Washington, DC— On May 4, the Trump administration ended Temporary Protected Status (TPS) for Honduras, putting some 57,000 people at risk of being deported back to one of the world’s most violent countries. The TPS recipients have 18 months to either willingly leave the United States, obtain U.S. legal permanent residency by some other means, or else face deportation. The Department of Homeland Security previously extended TPS for Hondurans for a six-month period in November 2017, stating that it did not have enough information at that time to make a decision.
“After delaying its decision, it is baffling that any additional information provided to the Department of Homeland Security since November could have led them to make this cruel, misinformed decision on TPS for Honduras,” said Geoff Thale, Vice President for Programs at the Washington Office on Latin America, a leading human rights organization. “Honduras has not become more safe, it has become more dangerous in the past six months.”
Honduras, one of the world’s most violent countries, has been experiencing increased turmoil since last year’s highly contested presidential election. According to a report by the United Nations Human Rights Office, post-electoral unrest has led to 22 deaths at the hands of state security forces, with 60 more injured and thousands arrested. The unrest may have also driven increased numbers of Hondurans to flee the country: Mexico registered a 79 percent increase in the number of Honduran migrants stopped by immigration authorities in March, compared to apprehensions just prior to the November 2017 elections.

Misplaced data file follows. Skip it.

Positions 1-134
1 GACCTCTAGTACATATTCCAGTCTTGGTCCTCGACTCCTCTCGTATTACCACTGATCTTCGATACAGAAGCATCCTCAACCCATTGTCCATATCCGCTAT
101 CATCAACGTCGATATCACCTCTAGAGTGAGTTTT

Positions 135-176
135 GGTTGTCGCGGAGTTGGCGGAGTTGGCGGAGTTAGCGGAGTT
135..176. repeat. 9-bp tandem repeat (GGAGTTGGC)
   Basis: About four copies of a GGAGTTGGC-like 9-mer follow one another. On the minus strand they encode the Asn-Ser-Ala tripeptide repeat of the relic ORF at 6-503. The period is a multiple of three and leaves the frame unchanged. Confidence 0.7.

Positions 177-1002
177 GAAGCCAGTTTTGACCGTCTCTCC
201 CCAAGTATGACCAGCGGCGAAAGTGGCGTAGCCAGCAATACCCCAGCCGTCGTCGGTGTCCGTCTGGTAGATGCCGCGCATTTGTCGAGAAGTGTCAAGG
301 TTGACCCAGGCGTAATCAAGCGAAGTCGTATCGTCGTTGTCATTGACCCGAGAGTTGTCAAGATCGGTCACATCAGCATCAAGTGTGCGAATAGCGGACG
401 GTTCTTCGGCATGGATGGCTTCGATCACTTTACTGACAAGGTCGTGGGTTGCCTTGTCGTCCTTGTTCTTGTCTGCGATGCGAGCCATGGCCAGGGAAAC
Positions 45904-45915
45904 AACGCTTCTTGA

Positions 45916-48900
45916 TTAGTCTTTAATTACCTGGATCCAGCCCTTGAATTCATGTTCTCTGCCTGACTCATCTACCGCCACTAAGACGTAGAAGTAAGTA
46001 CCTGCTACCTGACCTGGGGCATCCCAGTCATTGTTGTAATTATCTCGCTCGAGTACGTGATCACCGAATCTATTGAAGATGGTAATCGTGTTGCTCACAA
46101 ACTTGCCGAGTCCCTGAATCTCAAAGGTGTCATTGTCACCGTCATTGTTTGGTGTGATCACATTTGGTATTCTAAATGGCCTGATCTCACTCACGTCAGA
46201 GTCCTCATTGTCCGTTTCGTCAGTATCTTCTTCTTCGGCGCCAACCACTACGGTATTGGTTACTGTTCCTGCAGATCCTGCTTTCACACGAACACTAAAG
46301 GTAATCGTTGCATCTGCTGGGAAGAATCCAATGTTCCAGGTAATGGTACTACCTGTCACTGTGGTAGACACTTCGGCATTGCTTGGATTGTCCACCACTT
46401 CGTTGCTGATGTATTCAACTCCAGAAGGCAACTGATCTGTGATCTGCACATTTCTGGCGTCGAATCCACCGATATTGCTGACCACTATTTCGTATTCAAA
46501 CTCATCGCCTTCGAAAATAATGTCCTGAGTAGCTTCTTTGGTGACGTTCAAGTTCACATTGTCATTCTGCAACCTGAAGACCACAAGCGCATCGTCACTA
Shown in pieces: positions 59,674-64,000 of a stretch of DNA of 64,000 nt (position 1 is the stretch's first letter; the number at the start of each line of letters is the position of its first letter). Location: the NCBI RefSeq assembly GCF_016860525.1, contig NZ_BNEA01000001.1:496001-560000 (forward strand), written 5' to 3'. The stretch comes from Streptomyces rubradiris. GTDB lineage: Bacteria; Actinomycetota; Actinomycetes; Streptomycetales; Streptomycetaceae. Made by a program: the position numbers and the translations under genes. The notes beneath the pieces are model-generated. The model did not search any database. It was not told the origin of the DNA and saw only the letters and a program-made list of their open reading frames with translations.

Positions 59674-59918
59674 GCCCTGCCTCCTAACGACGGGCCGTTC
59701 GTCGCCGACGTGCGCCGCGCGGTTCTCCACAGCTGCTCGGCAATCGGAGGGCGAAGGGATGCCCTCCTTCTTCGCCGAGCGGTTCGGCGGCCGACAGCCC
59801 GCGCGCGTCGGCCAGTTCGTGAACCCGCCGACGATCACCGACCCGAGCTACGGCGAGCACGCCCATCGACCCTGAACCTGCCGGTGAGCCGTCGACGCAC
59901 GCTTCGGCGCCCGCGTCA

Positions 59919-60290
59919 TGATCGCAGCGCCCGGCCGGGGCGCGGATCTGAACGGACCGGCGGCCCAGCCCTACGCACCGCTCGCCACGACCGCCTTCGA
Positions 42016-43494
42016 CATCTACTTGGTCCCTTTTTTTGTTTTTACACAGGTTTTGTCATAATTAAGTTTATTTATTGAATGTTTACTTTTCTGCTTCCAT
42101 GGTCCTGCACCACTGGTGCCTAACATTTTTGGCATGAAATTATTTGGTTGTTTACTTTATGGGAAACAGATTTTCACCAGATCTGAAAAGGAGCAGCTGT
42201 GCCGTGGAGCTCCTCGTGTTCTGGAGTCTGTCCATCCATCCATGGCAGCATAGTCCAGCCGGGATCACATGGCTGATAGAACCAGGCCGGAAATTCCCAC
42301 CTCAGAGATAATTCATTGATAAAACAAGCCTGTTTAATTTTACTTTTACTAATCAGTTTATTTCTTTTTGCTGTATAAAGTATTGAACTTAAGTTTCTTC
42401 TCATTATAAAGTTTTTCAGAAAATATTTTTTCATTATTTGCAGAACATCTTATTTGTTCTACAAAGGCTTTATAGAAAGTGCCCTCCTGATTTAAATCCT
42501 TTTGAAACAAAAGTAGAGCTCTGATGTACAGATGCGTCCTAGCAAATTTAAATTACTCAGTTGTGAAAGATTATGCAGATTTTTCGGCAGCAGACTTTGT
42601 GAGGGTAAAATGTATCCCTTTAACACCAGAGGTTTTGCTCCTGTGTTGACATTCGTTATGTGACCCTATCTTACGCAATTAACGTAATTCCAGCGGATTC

In press accounts, Honduran migrants recount instability, violence, and political persecution as reasons for leaving their homes. Even the U.S. Department of State warns against travel to Honduras, describing “widespread violent or organized crime.”
“A devastating natural disaster and years of economic uncertainty and political turmoil has led both Republican and Democratic administrations to keep TPS in place for Honduras,” said Thale. “These are people who’ve spent nearly two decades working hard, paying taxes, and contributing positively to communities across the United States. Forcing them back to Honduras could very well spark another wave of migration from the region.”
The Trump administration previously ended TPS for Salvadorans, Nicaraguans, and Haitians. In total, the termination of TPS for these countries has placed some 313,500 people at risk for deportation. In addition, many TPS recipients are in mixed status families, with spouses or children who are U.S. citizens. Hundreds of thousands of U. S. citizens, including many children, will experience painful family separation, or removal to unsafe conditions in a parent’s home country.